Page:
It was strange hearing these words, this plea for assurance from the man who sat across from Lorin. Lorin had never met a man so formidable, so strong, capable and confident. Yes, he had seen Lawrence’s emotions before. But they had been rich, hearty, as strong as the man was. He realized just how much the war and the struggle to regain his crown had been on him. Though a young man, still in his twenties, the king had thin streaks of gray in his beard. Then the long separation from his family, replete with periods of fear and uncertainty. When men went to war they usually did not have to worry about their family back at home. They would be safe, even his own life was constantly threatened. But Lawrence had had to cope with Josephine’s being caught behind the lines when Affynshire fell to the traitors and then again in greater peril under the dangerous control of the half mad Gaylorde.

If what Horsa told him was true, Lorin knew Lawrence had stayed completely faithful to his wife in body as well s heart. None would have seen the least fault in his taking women to his bed. It was likely if he had he would have been able to bear up better under the many other strains he was subject to. But he had not, seeing his promise to be true in body to his beloved as a sacred oath. Understanding this made Lorin more in awe of the man’s strength than ever.

“Lawrence, ‘tis the disappointment. At long last all the obstacles were cleared. You at last were back in control, able to reclaim your life and go on with all the plans and dreams shattered when you had to go to war. But it was an empty victory. You are the king, my dear friend, but first and foremost you are a husband and a father.” He looked with compassion at the pleading look in the piercing blue eyes. “My lord, you must never let the mystique of kingship, of blood and of nobility allow you to undervalue what is truly of meaning. You love my sister, she loves you, and your children are the fruit of that bond.”

Lawrence considered him for a time, then said in an admiring voice, “You know that better than anyone, do you not? That you put aside your own kingship to pursue a life more fit for you… In so many ways you are my better by far. I think sometimes I wish I had your courage and strength, to choose to follow what you see as your real duty, not just the arbitrary duty others would impose on you.”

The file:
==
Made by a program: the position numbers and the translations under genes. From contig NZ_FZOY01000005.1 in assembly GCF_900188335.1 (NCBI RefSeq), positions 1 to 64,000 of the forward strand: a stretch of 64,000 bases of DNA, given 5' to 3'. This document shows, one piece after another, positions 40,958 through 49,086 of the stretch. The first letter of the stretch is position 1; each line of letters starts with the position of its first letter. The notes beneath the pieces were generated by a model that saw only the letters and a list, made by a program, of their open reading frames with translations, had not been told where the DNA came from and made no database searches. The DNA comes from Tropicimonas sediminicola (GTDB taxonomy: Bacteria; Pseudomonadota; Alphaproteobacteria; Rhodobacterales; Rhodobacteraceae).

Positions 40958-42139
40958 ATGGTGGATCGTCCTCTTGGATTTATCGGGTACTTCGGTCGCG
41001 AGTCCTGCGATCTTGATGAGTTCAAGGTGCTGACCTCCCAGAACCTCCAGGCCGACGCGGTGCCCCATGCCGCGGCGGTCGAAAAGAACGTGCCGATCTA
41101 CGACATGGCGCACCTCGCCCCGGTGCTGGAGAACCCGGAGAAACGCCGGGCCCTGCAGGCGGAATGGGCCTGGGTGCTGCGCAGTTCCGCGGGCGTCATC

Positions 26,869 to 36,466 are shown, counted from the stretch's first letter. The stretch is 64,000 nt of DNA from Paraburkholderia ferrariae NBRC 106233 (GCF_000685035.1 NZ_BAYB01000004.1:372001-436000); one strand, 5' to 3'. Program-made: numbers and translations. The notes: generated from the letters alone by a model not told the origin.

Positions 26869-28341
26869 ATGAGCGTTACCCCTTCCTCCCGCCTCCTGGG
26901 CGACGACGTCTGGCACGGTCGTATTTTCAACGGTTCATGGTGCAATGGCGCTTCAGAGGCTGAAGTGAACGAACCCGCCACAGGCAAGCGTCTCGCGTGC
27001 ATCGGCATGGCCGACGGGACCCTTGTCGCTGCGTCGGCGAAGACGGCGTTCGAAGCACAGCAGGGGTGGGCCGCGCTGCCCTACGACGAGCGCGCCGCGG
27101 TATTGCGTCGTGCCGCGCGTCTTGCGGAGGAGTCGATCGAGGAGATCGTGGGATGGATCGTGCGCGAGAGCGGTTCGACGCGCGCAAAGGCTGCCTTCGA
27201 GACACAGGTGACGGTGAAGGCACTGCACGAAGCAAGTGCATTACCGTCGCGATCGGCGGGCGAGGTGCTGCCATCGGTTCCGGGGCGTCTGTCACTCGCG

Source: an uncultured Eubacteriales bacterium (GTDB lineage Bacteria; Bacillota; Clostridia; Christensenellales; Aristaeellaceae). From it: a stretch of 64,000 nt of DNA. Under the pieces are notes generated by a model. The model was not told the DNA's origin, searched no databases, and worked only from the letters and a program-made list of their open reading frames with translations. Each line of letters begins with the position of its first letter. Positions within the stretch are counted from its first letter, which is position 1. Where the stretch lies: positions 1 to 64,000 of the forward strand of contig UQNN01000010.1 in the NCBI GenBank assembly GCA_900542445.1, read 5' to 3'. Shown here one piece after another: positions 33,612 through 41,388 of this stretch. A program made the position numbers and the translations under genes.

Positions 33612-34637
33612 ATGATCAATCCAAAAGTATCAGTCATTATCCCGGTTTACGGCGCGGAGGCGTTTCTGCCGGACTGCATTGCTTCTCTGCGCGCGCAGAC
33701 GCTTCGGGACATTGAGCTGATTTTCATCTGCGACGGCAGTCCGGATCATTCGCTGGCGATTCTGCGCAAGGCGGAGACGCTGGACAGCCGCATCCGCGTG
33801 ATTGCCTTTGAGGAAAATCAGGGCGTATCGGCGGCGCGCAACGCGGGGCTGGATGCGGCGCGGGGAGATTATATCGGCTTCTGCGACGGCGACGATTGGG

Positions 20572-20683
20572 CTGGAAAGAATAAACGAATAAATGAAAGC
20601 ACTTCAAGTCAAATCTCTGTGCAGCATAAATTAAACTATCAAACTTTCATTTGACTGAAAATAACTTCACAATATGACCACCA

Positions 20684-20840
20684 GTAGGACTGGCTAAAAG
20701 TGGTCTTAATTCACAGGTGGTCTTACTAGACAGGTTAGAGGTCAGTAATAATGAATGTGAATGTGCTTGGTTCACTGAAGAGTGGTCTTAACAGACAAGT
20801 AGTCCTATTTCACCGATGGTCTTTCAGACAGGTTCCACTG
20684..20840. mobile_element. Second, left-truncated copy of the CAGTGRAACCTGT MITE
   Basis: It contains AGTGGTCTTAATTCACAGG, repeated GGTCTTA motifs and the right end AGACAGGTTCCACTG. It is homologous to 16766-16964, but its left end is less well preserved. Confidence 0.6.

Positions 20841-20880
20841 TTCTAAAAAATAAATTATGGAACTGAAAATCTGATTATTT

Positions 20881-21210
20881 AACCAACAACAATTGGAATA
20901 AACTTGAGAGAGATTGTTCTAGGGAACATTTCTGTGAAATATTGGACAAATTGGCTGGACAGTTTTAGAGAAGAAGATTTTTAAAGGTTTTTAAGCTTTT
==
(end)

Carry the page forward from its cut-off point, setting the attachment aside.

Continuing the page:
Lorin was frankly amazed. “Your better? Never, my lord. Never your better.” He reached across the table to put his hand on the big man’s arm. “I serve you, my lord, because I believe in you with every part of me. My greatest joy is having the chance to help you make real all you seek to do for justice and good.”

The two men looked into each others face for sometime, an unseen communication, a reaffirmation of vows made years before. Finally Lawrence’s face took on a grin that was actually irreverent. “Your greatest joy? That good woman cleaning the queen’s chamber is not?”

Lorin opened his mouth to say something, realized he had no idea what it would have been, and his eyes filled with happily satisfaction, and not a little wonder. “Larisa,” he said, the word almost sung like a prayer. “I always envied you and my sister that pairing of souls. Now I know just what it feels like.”

Lawrence smiled at him. “She has stuck with you throughout all this Hell. She is a rare one. Anyone who questions her worth for her modest blood is blind, deaf, and a fool.”

Lorin’s face was suffused with light. “I adored her before, but now.. I do not think there is a word that says the love and gratitude I feel for her.”

Lawrence’s face crinkled with the happy look it held. He stayed like that for some minutes, the took an audible breath, clamped his hands down hard on the wooden arms of his chair, and said, “Well!” He stood, pushing the chair back from the table. “Methinks ‘tis time to rejoin the living. I want a tour of the fortress and an inventory of what we need to do and get.”

At the door in to the antechamber he stopped and looked down at the darker, shorter man. “Just promise me this. Just promise that he has not taken her too far away for her to return.”

Lorin looked at him frankly. “Josephine would never permit it. You know what a bulwark she is when she will have none of it.”

Lawrence laughed, “So do I! The woman is as hard as a well trained battle horse.”

“I’ll be sure to pass the compliment on when she is here.”

Lawrence adopted a look of mock outrage Then he said, “That cannot be too soon.”

Next: Rory Finds the Queen

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About the author

Nan Hawthorne now writes under the name Christopher Hawthorne Moss. You can contact Christopher at .